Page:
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Wed, Nov 10, 2004 - Page 12 News List

Asia's economic growth drives down poverty

EXPANSION Remarkable growth has reduced poverty to its lowest level ever, the World Bank said, while warning that next year's outlook is less rosy


A fifth year of powerful economic growth in East Asia and the Pacific has driven the number of people living in poverty in the region to its lowest level ever, but the World Bank warned yesterday that oil prices could dampen the boom next year.

Led by China's strong performance, growth in East Asia -- excluding Japan -- is projected at 7.1 percent. For developing countries, it will be 7.9 percent, the World Bank said in a report. At the same time, the region's population has jumped by about 4 percent, to around 1.85 billion.

The remarkable growth has brought the number of people living on US$2 or less a day down to 636 million, or about a third of the population -- as compared with nearly 890 million five years ago.

Poverty reduction

With an average growth of 6 percent a year since 1999, "there could hardly be more striking evidence as to the power of sustained economic growth to reduce poverty," the bank said.

"Even excluding China, the absolute number of poor would be at their lowest level ever, finally overcoming the higher poverty created by the 1997 crisis," said Jemal-ud-din Kassum, regional vice president for East Asia and Pacific.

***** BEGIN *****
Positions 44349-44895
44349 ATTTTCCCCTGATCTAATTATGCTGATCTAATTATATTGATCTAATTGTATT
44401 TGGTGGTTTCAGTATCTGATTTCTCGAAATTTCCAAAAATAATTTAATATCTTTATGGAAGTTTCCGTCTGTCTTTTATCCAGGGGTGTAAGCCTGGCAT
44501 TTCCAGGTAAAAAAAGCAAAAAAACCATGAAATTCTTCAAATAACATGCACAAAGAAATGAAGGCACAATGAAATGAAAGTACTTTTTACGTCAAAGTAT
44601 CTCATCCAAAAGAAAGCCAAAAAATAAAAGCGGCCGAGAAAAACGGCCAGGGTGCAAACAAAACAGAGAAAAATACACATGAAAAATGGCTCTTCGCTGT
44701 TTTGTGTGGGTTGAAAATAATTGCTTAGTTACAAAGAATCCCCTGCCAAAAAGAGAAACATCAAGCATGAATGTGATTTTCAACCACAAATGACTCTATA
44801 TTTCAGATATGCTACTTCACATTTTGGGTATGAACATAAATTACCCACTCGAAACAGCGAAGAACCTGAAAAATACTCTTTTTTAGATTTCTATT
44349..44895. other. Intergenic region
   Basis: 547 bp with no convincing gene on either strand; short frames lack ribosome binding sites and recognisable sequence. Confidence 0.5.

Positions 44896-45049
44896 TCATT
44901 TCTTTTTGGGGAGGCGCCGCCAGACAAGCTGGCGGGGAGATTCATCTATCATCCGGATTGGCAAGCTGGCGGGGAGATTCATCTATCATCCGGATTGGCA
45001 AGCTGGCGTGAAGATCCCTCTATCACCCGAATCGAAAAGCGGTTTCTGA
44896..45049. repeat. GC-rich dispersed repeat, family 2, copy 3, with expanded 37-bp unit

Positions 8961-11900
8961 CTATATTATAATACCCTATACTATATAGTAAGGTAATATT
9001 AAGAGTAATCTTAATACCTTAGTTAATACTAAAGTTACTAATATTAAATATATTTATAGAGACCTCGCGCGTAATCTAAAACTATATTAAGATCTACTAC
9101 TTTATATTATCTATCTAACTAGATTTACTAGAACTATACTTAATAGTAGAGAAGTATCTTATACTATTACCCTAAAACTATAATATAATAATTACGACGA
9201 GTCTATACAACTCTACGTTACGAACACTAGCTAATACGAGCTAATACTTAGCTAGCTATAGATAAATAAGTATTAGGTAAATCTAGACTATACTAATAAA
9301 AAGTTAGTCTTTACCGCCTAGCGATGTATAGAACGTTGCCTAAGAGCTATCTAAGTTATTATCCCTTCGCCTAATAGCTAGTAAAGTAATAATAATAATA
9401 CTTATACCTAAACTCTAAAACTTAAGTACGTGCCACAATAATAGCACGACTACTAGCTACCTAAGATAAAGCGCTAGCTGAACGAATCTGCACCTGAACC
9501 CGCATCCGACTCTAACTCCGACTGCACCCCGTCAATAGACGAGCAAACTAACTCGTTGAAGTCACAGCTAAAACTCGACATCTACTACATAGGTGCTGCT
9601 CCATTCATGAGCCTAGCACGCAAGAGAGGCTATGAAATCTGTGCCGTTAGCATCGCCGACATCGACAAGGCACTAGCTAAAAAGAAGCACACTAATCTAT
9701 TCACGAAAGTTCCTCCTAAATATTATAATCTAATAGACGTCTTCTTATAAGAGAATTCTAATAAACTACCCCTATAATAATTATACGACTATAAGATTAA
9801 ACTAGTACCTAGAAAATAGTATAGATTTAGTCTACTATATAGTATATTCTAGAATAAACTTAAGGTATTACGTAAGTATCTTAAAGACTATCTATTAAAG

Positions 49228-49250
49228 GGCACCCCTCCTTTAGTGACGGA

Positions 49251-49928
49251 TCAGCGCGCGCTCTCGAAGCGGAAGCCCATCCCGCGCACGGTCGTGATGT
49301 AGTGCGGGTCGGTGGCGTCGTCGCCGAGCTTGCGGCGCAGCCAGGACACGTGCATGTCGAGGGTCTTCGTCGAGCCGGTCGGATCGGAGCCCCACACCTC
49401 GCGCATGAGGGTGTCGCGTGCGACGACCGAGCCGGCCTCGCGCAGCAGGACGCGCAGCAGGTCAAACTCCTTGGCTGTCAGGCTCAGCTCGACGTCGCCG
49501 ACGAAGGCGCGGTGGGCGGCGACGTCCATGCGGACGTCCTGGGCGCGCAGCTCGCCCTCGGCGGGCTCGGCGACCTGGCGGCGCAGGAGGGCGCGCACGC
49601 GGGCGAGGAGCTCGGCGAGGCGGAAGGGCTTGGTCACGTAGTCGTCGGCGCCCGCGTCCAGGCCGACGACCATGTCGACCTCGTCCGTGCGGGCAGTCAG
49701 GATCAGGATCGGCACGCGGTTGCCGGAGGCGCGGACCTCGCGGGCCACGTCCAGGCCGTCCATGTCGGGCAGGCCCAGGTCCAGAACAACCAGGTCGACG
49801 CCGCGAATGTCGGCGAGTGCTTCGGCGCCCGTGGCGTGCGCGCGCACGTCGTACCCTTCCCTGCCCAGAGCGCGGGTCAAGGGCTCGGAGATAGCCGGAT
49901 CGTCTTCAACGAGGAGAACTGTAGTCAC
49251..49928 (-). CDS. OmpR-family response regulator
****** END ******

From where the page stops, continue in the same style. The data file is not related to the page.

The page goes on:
However, the report warned that recent growth in Asia has peaked and economic activity is shifting -- if it hasn't already -- to lower gear. It said the outlook for next year looks less favorable because of the spike in oil prices, slower growth in rich countries and a slowdown in global demand for information technology products.

`More uncertain'

"In a word, the environment facing East Asia is more uncertain," it said.

In April, the bank predicted the region would grow 7.3 percent this year and 6.5 percent next year. The latest report cut the bank's forecast for next year to 5.9 percent.

High growth in Asia is led by strong exports, supported by demand from China, the global recovery, a rebound in the global high-tech industry, and strong commodity prices.

Kassum also noted that the expansion was taking place "during a time of major political advances with a sweep of legislative and presidential elections, including Indonesia's first-ever direct election of a president, capping what looks like being a remarkable year for the region."

Efforts by China, which has two-thirds of Asia's poor, to reduce poverty dominated the regional picture, the bank said.

Poverty in China is estimated to have fallen to about 32 percent this year from 34 percent in last year and 70 percent in 1990, driven by significant gains in rural income -- mainly due to increased agricultural output, higher grain prices, the introduction of direct subsidies to farmers and a reduction in agricultural taxes.

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